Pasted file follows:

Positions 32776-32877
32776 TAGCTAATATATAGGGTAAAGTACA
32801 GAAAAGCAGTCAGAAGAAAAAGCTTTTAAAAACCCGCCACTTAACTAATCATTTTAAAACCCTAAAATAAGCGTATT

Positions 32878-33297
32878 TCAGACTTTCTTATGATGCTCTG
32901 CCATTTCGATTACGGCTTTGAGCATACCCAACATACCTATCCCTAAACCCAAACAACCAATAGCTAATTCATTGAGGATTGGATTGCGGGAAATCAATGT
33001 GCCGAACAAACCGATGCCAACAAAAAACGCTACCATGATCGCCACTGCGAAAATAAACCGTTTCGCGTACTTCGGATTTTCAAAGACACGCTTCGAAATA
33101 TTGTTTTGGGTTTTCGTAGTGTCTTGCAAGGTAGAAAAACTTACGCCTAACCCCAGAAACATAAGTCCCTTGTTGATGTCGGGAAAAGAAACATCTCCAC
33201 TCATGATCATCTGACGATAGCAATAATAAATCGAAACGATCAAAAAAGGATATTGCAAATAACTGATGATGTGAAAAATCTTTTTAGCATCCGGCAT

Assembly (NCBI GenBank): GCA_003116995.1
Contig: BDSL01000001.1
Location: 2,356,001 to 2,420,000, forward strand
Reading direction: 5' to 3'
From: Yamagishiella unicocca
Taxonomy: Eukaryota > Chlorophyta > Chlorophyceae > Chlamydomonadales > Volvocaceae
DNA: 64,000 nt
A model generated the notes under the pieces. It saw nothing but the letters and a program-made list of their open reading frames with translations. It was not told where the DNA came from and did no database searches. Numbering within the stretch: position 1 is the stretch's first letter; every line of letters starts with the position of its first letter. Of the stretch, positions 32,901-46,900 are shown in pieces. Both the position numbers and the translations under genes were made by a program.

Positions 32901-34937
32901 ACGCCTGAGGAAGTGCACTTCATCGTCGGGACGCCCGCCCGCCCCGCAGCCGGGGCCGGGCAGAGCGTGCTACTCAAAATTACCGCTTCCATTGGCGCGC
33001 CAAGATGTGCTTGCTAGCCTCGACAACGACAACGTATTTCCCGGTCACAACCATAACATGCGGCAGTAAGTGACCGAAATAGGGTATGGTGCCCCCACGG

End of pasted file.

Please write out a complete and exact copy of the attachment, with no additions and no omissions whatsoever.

Positions 32776-32877
32776 TAGCTAATATATAGGGTAAAGTACA
32801 GAAAAGCAGTCAGAAGAAAAAGCTTTTAAAAACCCGCCACTTAACTAATCATTTTAAAACCCTAAAATAAGCGTATT

Positions 32878-33297
32878 TCAGACTTTCTTATGATGCTCTG
32901 CCATTTCGATTACGGCTTTGAGCATACCCAACATACCTATCCCTAAACCCAAACAACCAATAGCTAATTCATTGAGGATTGGATTGCGGGAAATCAATGT
33001 GCCGAACAAACCGATGCCAACAAAAAACGCTACCATGATCGCCACTGCGAAAATAAACCGTTTCGCGTACTTCGGATTTTCAAAGACACGCTTCGAAATA
33101 TTGTTTTGGGTTTTCGTAGTGTCTTGCAAGGTAGAAAAACTTACGCCTAACCCCAGAAACATAAGTCCCTTGTTGATGTCGGGAAAAGAAACATCTCCAC
33201 TCATGATCATCTGACGATAGCAATAATAAATCGAAACGATCAAAAAAGGATATTGCAAATAACTGATGATGTGAAAAATCTTTTTAGCATCCGGCAT

Assembly (NCBI GenBank): GCA_003116995.1
Contig: BDSL01000001.1
Location: 2,356,001 to 2,420,000, forward strand
Reading direction: 5' to 3'
From: Yamagishiella unicocca
Taxonomy: Eukaryota > Chlorophyta > Chlorophyceae > Chlamydomonadales > Volvocaceae
DNA: 64,000 nt
A model generated the notes under the pieces. It saw nothing but the letters and a program-made list of their open reading frames with translations. It was not told where the DNA came from and did no database searches. Numbering within the stretch: position 1 is the stretch's first letter; every line of letters starts with the position of its first letter. Of the stretch, positions 32,901-46,900 are shown in pieces. Both the position numbers and the translations under genes were made by a program.

Positions 32901-34937
32901 ACGCCTGAGGAAGTGCACTTCATCGTCGGGACGCCCGCCCGCCCCGCAGCCGGGGCCGGGCAGAGCGTGCTACTCAAAATTACCGCTTCCATTGGCGCGC
33001 CAAGATGTGCTTGCTAGCCTCGACAACGACAACGTATTTCCCGGTCACAACCATAACATGCGGCAGTAAGTGACCGAAATAGGGTATGGTGCCCCCACGG